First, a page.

Many municipalities utilize partnerships with local organizations to preserve, beautify and maintain neighborhood parks. Some of the tasks could include pruning, raking, weeding, light painting, graffiti removal, litter removal, tree and flower planting. As a part of the turtle project, my daughter is considering this option for the future.

Community Cleanups & Weed Pulls

Lastly, another way to tap into volunteer work is through organizations like church youth groups, scouts, and local agencies. The California Coastal Commission organizes an annual beach cleanup event in the fall each year.

Invasive species have always been a passion for me and we’ve thereby participated in many community weed pulls – both locally and while on vacation. You can read about our weed pull experience in Hawai’i in my post, Hoaloha ‘aina Weed Pull. Can you find a weed pull or cleanup in your community?

~ ♥︎ ~

I have shared additional resources and ideas for volunteer opportunities in my post, It’s Our Turn to Lead: Earth Day 2015,  at Multicultural Kid Blogs. I encourage you to take time to talk over the interests you share as a family and seek out options in your area. In what ways can YOU make a difference?

In Honor of Dr Jane: Every Individual Matters

Dame Jane Morris Goodall is an English primatologist, ethologist, anthropologist, and UN Messenger of Peace. She was born today, April 3rd in 1934. She has been a role model to me since I was a young girl. It gives me great pleasure to write this post as part of the Earth Month blog hop and share it with you on her birthday.

2015 marks the 45th anniversary of Earth Day and will be celebrated on Saturday, April 18th. It comes during a pivotal time to protect the planet and ensure that world leaders address key issues facing the next generation. There is no better time to get involved and to take action.

Every individual matters.

Every individual has a role to play.

Every individual makes a difference.

In Honor of Dr Jane @EvaVarga.net

My children and I have had the opportunity to meet Dr. Jane on several occasions. Her quiet demeanor and the strength of her conviction always inspire us to do more. In an earlier post, Service Learning Through Roots & Shoots, I shared some of the projects and activities we have undertaken through Roots & Shoots.

Jane Goodall’s Roots & Shoots is the youth-led community action and learning program of the Jane Goodall Institute. The program builds on the legacy and vision of Dr. Jane and places the power and responsibility for creating community-based solutions to big challenges in the hands of the young people.

Just for fun, enjoy this delightful poem by Jane Goodall, The Old Wisdom.

In Honor of Dr Jane @EvaVarga.net

Dr Jane’s Roots & Shoots

Through our participation in Roots & Shoots, we have always looked for ways in which we can show our care and concern for the environment, for animals, and the community. My children and I volunteer in a variety of ways – each choosing projects and service learning activities that are suited to their individual passions.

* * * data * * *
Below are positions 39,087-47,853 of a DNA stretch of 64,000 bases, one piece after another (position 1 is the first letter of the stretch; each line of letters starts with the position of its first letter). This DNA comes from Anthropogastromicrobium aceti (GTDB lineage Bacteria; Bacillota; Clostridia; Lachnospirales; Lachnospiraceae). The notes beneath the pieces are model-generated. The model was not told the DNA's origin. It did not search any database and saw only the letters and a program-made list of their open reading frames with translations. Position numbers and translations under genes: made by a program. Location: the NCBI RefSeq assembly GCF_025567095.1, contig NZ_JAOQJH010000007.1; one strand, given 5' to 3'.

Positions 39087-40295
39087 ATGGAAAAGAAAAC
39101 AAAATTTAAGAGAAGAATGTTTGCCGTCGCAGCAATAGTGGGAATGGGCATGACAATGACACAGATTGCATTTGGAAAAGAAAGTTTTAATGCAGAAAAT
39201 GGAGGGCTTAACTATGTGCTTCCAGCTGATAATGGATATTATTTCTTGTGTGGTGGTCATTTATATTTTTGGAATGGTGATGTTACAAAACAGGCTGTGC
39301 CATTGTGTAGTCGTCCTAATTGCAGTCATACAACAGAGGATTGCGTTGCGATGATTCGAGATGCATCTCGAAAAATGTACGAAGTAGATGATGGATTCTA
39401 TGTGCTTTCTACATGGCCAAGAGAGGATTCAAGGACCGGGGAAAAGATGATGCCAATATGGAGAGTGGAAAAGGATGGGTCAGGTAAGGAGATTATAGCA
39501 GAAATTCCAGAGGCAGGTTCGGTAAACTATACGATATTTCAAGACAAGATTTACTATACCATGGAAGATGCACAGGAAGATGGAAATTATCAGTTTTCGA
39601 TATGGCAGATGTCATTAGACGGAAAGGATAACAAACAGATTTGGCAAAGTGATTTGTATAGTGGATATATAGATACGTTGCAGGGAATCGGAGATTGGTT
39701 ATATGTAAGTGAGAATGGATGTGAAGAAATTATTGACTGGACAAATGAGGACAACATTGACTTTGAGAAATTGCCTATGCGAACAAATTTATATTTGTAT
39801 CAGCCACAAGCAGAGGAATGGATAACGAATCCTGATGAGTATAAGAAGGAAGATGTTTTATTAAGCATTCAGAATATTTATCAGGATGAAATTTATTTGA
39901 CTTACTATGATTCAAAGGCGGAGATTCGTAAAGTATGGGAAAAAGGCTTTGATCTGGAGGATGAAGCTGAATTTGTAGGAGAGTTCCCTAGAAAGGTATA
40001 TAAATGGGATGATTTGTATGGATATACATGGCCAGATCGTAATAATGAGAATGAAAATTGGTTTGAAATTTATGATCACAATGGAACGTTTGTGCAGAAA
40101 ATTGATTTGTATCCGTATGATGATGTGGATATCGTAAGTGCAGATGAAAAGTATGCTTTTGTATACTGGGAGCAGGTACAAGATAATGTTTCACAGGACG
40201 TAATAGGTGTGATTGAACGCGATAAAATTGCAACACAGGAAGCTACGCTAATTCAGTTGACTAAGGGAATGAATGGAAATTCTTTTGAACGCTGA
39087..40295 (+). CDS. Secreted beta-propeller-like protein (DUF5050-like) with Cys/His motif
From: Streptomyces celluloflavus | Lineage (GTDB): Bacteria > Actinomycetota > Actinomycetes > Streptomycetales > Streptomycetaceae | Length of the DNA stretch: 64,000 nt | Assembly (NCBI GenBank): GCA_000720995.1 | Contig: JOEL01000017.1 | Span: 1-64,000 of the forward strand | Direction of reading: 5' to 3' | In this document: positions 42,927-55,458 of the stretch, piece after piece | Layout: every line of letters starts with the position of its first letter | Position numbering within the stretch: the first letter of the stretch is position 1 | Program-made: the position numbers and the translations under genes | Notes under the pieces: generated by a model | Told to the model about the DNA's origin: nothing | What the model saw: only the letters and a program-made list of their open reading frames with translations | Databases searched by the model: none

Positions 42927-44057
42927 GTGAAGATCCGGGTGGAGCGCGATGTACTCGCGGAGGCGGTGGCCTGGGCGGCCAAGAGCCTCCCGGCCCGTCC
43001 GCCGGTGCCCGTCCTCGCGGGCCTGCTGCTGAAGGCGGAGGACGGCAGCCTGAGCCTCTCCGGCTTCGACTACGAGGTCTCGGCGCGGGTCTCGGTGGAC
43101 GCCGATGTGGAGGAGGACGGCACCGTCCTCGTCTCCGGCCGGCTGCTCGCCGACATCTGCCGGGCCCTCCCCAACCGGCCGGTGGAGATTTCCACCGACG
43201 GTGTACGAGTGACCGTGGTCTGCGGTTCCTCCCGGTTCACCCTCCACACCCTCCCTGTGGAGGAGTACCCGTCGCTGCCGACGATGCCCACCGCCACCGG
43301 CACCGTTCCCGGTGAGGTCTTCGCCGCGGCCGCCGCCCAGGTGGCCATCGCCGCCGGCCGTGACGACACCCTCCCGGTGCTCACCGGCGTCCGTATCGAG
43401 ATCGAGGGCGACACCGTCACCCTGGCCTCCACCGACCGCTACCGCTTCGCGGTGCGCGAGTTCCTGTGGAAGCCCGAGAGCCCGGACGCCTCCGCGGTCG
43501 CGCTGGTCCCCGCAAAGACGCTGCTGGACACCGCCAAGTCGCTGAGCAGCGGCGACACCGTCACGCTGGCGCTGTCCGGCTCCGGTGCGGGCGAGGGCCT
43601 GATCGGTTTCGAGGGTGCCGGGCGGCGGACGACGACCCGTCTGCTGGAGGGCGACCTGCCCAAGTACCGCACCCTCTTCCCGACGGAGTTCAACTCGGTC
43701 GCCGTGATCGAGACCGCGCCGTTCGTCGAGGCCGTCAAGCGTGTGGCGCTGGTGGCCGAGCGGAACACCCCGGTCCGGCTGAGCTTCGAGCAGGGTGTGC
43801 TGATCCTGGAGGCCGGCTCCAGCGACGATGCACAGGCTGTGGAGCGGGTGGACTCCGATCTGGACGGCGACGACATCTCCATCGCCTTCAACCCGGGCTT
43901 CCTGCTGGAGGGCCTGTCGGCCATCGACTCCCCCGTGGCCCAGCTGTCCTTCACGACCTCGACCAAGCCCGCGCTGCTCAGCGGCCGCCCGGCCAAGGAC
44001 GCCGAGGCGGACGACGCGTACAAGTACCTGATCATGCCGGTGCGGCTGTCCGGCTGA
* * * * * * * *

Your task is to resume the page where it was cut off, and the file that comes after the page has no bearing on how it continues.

My daughter is passionate about the environment. She repurposes a variety of things and sells them at local craft sales. She donates a portion of the money she raises to charitable causes. She is also spearheading a long-term project to study the impact of non-native invasive turtles on native species (Saving the Native Turtles and Don’t Let it Loose). My son volunteers regularly at a local retirement home to share his love of music with the residents. He has also coordinated a cupcake sale to raise money for Nystagmus.

Turn Learners into Leaders

This summer, Roots & Shoots is offering an innovative online professional development course. Free and open to everyone, this course will teach participants how to identify and implement a local service learning campaign using the Roots & Shoots program model and grow the next generation of Jane Goodalls.

Complete the course and mentor young people to lead change in their communities by mapping needs, collaborating with stakeholders, and designing practical solutions in the form of campaigns. Connect young people to Dr. Goodall’s message of hope while faciliating a sense of empowerment that comes from helping others.

To join me and other Roots & Shoots leaders around the world in this wonderful course, visit Turning Learners into Leaders.

natural parenting guide and earth month blog hop
To learn more about how you can make a difference, be sure to visit the Earth Month blog hop.

You will find up-cycling crafts, ec0-friendly toys, and gardening tips. You can also enter the giveaway to win one of the fantastic prizes!

Bottle Cap Mural Project – Part 1

In November each year, I coordinate an annual Art Show for our local homeschool community.  This past year, I wanted to undertake a long term project that would enable the homeschool students in our area to collaborate with one another and to make an impact on the greater community.  When I learned of bottle cap murals – I knew this was the perfect project.

See my previous posts here and here to learn how to easy it is to plan an art show for your homeschool community.

I am so excited to share this project with you, I couldn’t wait until we are finished. This mural project is an amazing example of how capable children are given the opportunity to express themselves in new and innovative ways. There were so many valuable steps involved; today I detail how the project got underway.muralproject